According to Billboard, McFarland and Ja Rule scouted locations for the festival in the Bahamas in early 2016, where they met Delroy Jackson, a local fixer who was later associated with Fyre, as seen in the Hulu doc. In the film, Jackson said that he told McFarland at the outset that a festival was not going to be possible in the area he was looking at. But, as we know, that didn’t stop McFarland.
The Models Arrive: December 2016
In December a gaggle of supermodels and influencers started posting lavish Instagrams from what seemed to be the same Bahamas trip, but because they tagged many of the images with Fyre Festival, people quickly caught onto the trip being a viral marketing tactic. While in the Bahamas, the models (including Bella Hadid, Emily Ratajkowski, and Hailey Baldwin) also participated in the now-infamous marketing video for Fyre Festival (below) that raised awareness of the event.
Kendall Jenner Hypes Fyre: Jan. 4, 2017
Kendall Jenner was paid to promote the festival via a since-deleted Instagram — though Jenner of all people should know that whatever lives on the internet never dies. Jenner posted that she was “hype” to announce that her G.O.O.D. Music Family were going to be headliners at Fyre. G.O.O.D. Music Inc. is a record label founded by her brother-in-law Kanye West and currently includes artists like Pusha T, West, and Teyana Taylor — none of whom ever appeared at Fyre.
Trouble Rears Its Head Again: January 2017
In Fyre Fraud, the Fyre team is shown at a New Year’s Eve party in 2017. One of the festival contractors involved says that they hadn’t done much, despite being four months out from the festival’s launch. In the documentary, Delroy Jackson, the fixer, brought up the need to go into overdrive to fix it in time and was met with apathy.
@FyreFraud Launches A Public Investigation & No One Listens: March 2017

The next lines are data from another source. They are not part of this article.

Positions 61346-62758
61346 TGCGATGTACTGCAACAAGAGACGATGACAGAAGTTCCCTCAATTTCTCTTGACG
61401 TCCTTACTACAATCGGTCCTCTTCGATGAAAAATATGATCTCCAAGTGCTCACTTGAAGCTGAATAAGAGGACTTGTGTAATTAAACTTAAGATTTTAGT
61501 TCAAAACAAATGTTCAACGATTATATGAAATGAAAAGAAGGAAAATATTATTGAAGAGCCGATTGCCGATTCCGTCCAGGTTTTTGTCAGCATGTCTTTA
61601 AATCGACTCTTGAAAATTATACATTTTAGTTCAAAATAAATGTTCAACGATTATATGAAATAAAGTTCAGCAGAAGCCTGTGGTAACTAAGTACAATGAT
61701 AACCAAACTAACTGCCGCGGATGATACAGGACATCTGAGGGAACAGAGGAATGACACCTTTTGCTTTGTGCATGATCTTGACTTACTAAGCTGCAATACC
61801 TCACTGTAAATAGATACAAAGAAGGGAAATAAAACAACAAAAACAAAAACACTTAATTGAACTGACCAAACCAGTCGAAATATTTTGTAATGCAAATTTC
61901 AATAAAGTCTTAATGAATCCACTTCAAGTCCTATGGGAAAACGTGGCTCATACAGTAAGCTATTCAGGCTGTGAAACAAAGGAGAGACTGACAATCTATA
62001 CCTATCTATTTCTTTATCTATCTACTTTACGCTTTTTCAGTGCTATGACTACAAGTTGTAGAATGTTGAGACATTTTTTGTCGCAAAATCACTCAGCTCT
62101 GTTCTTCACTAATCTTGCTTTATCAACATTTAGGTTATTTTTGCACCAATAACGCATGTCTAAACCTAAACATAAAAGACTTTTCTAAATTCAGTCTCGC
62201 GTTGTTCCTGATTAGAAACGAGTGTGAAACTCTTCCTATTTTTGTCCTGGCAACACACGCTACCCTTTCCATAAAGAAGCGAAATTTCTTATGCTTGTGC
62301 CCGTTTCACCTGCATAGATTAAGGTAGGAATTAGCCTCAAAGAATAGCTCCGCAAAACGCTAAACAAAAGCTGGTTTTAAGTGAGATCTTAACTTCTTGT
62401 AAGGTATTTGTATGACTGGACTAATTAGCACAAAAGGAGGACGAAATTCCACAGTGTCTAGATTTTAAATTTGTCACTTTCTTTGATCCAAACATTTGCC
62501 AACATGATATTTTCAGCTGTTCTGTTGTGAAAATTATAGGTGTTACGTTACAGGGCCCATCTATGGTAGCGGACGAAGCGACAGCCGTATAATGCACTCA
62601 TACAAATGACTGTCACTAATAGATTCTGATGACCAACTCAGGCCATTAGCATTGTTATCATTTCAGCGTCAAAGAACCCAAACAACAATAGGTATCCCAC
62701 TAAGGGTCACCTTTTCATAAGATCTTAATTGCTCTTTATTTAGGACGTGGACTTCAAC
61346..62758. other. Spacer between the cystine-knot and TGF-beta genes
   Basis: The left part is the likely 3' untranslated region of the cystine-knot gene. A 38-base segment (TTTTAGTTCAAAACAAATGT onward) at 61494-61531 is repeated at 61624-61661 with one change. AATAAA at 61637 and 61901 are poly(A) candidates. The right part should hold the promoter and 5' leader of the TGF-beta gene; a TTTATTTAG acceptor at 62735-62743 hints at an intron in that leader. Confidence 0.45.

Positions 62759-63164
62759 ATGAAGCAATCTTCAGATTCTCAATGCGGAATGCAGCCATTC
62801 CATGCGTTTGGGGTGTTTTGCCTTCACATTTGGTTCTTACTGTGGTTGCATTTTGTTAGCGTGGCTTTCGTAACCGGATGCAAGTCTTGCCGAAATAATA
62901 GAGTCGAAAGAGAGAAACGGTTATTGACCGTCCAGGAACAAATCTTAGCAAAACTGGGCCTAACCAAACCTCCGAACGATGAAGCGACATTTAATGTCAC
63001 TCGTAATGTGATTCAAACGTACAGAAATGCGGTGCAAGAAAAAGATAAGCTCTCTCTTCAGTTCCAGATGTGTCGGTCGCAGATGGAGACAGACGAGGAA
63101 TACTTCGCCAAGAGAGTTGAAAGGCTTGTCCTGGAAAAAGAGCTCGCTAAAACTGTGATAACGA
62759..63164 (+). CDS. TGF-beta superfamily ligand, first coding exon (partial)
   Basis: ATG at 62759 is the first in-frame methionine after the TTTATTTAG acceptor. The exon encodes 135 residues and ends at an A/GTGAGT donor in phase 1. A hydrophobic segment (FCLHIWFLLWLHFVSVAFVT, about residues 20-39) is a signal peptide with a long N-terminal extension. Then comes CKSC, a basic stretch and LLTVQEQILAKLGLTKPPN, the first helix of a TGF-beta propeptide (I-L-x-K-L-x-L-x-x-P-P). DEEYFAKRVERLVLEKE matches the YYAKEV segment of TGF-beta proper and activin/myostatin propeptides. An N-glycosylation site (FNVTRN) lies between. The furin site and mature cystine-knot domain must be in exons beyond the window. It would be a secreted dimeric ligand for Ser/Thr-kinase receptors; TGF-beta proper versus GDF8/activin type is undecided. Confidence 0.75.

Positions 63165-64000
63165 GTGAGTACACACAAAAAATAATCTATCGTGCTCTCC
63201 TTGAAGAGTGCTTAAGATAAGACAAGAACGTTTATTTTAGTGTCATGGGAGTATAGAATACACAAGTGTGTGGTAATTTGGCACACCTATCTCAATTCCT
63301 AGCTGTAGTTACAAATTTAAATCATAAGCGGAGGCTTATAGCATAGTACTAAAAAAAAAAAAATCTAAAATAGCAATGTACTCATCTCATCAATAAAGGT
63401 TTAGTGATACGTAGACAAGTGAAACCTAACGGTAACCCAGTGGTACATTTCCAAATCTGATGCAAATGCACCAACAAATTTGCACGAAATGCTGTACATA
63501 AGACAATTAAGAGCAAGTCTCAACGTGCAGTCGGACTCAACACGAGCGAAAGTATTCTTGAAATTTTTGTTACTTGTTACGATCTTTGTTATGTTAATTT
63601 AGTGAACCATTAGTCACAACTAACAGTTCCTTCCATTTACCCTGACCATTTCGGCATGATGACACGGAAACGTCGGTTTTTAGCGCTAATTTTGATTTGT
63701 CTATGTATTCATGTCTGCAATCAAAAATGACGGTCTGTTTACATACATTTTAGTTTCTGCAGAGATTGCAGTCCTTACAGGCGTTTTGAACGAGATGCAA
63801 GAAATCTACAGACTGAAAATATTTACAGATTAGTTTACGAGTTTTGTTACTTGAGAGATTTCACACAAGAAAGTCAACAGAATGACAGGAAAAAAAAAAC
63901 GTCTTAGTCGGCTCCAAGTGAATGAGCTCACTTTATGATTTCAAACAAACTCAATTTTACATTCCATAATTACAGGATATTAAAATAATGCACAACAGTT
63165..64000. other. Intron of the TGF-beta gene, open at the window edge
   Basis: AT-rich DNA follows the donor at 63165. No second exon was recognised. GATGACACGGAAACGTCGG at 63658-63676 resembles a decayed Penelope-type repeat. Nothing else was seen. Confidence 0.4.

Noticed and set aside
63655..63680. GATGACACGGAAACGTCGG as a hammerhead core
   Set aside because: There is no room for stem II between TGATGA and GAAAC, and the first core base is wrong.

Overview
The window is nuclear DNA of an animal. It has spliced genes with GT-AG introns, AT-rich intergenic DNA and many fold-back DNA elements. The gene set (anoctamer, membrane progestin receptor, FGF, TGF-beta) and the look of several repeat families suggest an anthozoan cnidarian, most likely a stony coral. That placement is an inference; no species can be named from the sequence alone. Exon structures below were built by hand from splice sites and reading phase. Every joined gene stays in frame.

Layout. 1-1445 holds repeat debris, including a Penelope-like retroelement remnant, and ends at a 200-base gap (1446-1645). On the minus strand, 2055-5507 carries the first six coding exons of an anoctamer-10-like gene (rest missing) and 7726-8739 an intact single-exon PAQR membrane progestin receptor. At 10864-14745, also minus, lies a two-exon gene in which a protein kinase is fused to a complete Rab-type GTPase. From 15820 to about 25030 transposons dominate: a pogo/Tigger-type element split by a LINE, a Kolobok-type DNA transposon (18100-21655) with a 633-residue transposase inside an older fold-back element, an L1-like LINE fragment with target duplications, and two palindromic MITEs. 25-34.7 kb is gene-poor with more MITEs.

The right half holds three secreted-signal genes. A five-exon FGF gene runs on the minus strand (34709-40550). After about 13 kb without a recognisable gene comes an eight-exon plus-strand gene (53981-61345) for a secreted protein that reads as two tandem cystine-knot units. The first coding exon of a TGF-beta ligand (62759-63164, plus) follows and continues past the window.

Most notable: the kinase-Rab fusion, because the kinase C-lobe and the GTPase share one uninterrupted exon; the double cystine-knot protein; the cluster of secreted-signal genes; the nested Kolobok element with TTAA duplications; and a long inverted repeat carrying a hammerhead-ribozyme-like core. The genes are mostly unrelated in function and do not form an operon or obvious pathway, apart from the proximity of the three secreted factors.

The same month that the supposed headlining acts for the event started to leak, the very first tweet was sent out from the account @FyreFraud, run by venture capitalist Calvin Wells. In Fyre Fraud, Wells said that he got so fed up with trying to warn people that he just started posting his findings that proved Fyre was going to be a disaster and was a scam. A month before festival guests arrived, he tweeted evidence that the festival wasn’t on a private beach, but in an undeveloped lot next to the Sandals resort.
The Warning Signs Start Dropping To The Public: April 2017
Less than a month before the festival, one of the first articles detailing issues with the festival came out. The Wall Street Journal reported on April 2 of 2017 that artists hadn’t been paid, VIP guests didn’t have their travel itineraries with flight information, and claims that the festival was “wooing the wealthy” just to make ends meet.
Blink 182 Becomes The Smoking Gun: Early On April 27, 2017
The day that people were supposed to start arriving at Fyre Festival, Blink-182 pulled out of the lineup. In a tweet, the band wrote that they weren’t “confident” that the stage and all they needed would be set up in a way for them to give a good performance. And that was just the start of the day.